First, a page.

Map nerds, rejoice: The US Geological Survey has a new toy for us.
The federal agency has launched a new map tool that lets users overlay old and new maps, comparing how the city has developed—and in Boston’s case, physically expanded—over the years.
To play with the map, follow this link and enter the location you want to explore in the search box on the left of the page (We’ve already set it to Boston because, honestly, that’s where you want to start, right?). Click on the map once, and a menu of available historical maps appears below.
Select a map and then use the slider that appears on the left to increase or decrease the overlay’s transparency.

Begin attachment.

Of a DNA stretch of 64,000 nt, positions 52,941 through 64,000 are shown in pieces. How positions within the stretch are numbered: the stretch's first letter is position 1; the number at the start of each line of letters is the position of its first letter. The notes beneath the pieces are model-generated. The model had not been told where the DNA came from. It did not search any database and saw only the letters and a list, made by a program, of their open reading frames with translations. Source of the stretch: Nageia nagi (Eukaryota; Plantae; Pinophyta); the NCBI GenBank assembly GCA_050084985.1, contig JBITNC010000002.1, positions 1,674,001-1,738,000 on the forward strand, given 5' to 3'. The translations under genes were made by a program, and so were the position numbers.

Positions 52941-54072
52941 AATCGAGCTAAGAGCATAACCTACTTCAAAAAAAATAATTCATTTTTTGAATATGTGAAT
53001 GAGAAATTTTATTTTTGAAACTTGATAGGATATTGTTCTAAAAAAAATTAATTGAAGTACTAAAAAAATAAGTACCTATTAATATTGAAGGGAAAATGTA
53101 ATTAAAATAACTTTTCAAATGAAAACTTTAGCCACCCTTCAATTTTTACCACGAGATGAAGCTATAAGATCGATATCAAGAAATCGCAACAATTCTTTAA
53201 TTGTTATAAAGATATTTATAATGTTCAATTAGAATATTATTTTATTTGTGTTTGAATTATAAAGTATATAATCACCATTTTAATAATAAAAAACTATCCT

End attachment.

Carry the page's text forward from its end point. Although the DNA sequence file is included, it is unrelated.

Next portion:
Seriously, it’s easier than it sounds. Just go to the USGS site and try it yourself.
Alas, the earliest map used for Boston dates back to 1893, some 263 years after the city was founded. That’s well after the city used landfill in places like the Back Bay (the body of water) to create the Back Bay (the neighborhood where you can’t afford to live).
To give you a sense of how different Boston was before 1893, check out the 1722 map above.
(h/t: CityLab)Scalese can be reached at email@example.com or via Twitter @BertoScalese.